Why Anu Taila is so effective? (coming next)
Preventive Action of Anu Taila
Links to supporting research studies given at the end of the blog
Anu Taila : A Mechanical Barrier
Anu taila forms an oily layer on the nasal surface that serves as an excellent mechanical barrier to all kinds of pathogens. This extra protective layer for the nasal passage also traps the pathogens before they touch the nasal lining. It is as good as a mask that we are wearing inside the nose.
So, with Anu Taila, there is a high possibility that any pathogen entering the nose will get trapped in the nasal passage itself, without causing any damage. After regular usage, this protection spreads to the deeper regions of the respiratory system, just like the effect of smoking affects the entire respiratory system.
This layer stays on the nasal lining temporarily. However, on regular usage, it can serve as a great first defense against corona virus. So, probably we can apply Anu Taila before going outside!
In India, we have an ancient tradition of oiling the nose with cow ghee. and you can get this extra mechanical protection by applying cow ghee also. However, Anu taila offers some extra benefits as compared to plain cow ghee. And these extra benefits comes from the excellent combination of ingredients herbal ingredients it contains.
Anu Taila : An Antiviral Agent
Anu Taila contains a big list of natural anti-microbial herbs.
Below listed are some special herbs with demonstrated anti-viral effects.
Choti elaichi (Green Cardamom)
Nagarmotha (Cyperus rotundus
Pine (Cedrus deodara)
These herbs do not kill the virus, but they create a hostile and un-survivable environment for all pathogenic microbes. Their killing effect is neat. They kind of cut out the oxygen supply for the microbes. Microbes die their own death.
Selected important studies are mentioned, however there are hundreds of such studies proving the efficacy of these herbs
P. Hili, C. S. Evans, and R. G. Veness, “Antimicrobial action of essential oils: the effect of dimethylsulphoxide on the activity of cinnamon oil,” Letters in Applied Microbiology, vol. 24, no. 4, pp. 269–275, 1997.View at: Google Scholar
N. Matan, H. Rimkeeree, A. J. Mawson, P. Chompreeda, V. Haruthaithanasan, and M. Parker, “Antimicrobial activity of cinnamon and clove oils under modified atmosphere conditions,” International Journal of Food Microbiology, vol. 107, no. 2, pp. 180–185, 2006.View at: Publisher Site | Google Scholar
L. B. Gende, I. Floris, R. Fritz, and M. J. Eguaras, “Antimicrobial activity of cinnamon (Cinnamomum zeylanicum) essential oil and its main components against paenibacillus larvae from argentine,” Bulletin of Insectology, vol. 61, no. 1, pp. 1–4, 2008.View at: Google Scholar
Bayleaf – Biondi D., Cianci P., Geraci C., Ruberto G., Piattelli M. Antimicrobial activity and chemical composition of essential oils from Sicilian aromatic plants. Flavour and Fragrance Journal. 1993;8:331–337. [Google Scholar]
Anu Taila : An Anti-Oxidant
Most of the herbal ingredients esp.
Choti elaichi (Green Cardamom)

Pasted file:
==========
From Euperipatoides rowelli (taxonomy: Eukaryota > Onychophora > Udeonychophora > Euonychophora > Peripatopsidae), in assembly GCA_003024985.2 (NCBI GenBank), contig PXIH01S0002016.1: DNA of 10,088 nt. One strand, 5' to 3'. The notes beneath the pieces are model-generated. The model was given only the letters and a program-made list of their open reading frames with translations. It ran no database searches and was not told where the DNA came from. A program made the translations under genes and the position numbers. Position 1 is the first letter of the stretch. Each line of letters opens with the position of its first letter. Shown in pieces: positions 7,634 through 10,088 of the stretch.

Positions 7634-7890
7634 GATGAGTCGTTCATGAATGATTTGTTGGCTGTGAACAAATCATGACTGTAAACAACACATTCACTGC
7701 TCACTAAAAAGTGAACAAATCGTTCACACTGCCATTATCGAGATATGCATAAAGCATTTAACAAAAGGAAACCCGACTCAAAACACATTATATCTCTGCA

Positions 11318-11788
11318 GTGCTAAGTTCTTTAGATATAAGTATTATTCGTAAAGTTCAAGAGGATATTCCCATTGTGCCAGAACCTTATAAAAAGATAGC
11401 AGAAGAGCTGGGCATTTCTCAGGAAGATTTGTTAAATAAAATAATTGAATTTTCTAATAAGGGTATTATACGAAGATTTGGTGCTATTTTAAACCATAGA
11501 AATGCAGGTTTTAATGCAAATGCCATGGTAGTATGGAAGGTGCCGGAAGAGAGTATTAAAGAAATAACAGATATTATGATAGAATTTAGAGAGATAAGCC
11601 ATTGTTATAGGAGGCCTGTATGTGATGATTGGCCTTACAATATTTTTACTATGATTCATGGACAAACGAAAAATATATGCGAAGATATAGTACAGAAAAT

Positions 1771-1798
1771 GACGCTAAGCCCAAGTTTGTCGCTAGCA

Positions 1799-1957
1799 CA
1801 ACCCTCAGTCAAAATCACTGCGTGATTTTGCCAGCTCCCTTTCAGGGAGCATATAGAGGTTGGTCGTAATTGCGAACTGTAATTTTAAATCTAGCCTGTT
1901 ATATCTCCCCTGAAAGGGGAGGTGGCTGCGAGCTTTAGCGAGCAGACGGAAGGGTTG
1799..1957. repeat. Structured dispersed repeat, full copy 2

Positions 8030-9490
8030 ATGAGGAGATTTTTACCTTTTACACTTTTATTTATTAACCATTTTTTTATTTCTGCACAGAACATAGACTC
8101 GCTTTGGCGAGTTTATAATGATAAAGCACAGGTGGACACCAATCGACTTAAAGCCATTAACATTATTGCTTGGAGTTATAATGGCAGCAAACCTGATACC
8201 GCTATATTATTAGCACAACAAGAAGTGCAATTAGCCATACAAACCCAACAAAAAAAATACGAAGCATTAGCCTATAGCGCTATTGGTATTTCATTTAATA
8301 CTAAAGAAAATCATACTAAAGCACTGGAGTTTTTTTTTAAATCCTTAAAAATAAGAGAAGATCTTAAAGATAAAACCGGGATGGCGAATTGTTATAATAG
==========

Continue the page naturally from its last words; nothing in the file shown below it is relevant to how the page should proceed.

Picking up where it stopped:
Nagarmotha (Cyperus rotundus)
have a excellent anti-oxidant effect on the body cells, esp. the respiratory tract. With their anti-oxidant effect, these herbs may improve the overall immunity of all the body cells and makes them more resistant to viral infections.
Bozan B., Karakaplan U. Antioxidants from laurel (Laurus nobilis L.) berries: influence of extraction procedure on yield and antioxidant activity of extracts. Acta Alimentaria. 2007;36:321–328. [Google Scholar]
El S.N., Karagozlu N., Karakaya S., Sahın S. Antioxidant and antimicrobial activities of essential oils extracted from Laurus nobilis L. leaves by using solvent-free microwave and hydrodistillation. Food and Nutrition Sciences. 2014;5(02):97–106. [Google Scholar]
Elmastaş M., Gülçin I., Işildak Ö., Küfrevioğlu Ö., İbaoğlu K., Aboul-Enein H. Radical scavenging activity and antioxidant capacity of bay leaf extracts. Journal of the Iranian Chemical Society. 2006;3:258–266. [Google Scholar]
Mohsen K, Zahra K, Mehrdad R, Azizi Y. Anticonvulsant and antioxidant effect of hydroalcoholic extract of Cyperus rotundus rhizome on pentylentetrazoleinduced kindling model in male mice. Med Plants Res 2011;5:1140-6.
K. R. Määttä-Riihinen, M. P. Kähkönen, A. R. Törrönen, and I. M. Heinonen, “Catechins and procyanidins in berries of vaccinium species and their antioxidant activity,” Journal of Agricultural and Food Chemistry, vol. 53, no. 22, pp. 8485–8491, 2005.View at: Google Scholar
Gruenwald, J.; Freder, J.; Armbruester, N. Cinnamon and health. Crit. Rev. Food Sci. Nutr.2010, 50, 822–834. [Google Scholar] [CrossRef] [PubMed]
Kilani S, Ben Ammar R, Bouhlel I, Abdelwahed A, Hayder N, Mahmoud A, et al. Investigation of extracts from (Tunisian) Cyperus rotundus as antimutagens and radical scavengers. Environ Toxicol Pharmacol 2005;20:478-84.
Almost all the herbs in Anu taila have a great immuno-modulatory impact on the nasal lining.
Majdalawieh, A.F.; Carr, R.I. In vitro investigation of the potential immunomodulatory and anti-cancer activities of black pepper (Piper nigrum) and cardamom (Elettaria cardamomum). J. Med. Food2010, 13, 371–381. [Google Scholar] [CrossRef] [PubMed]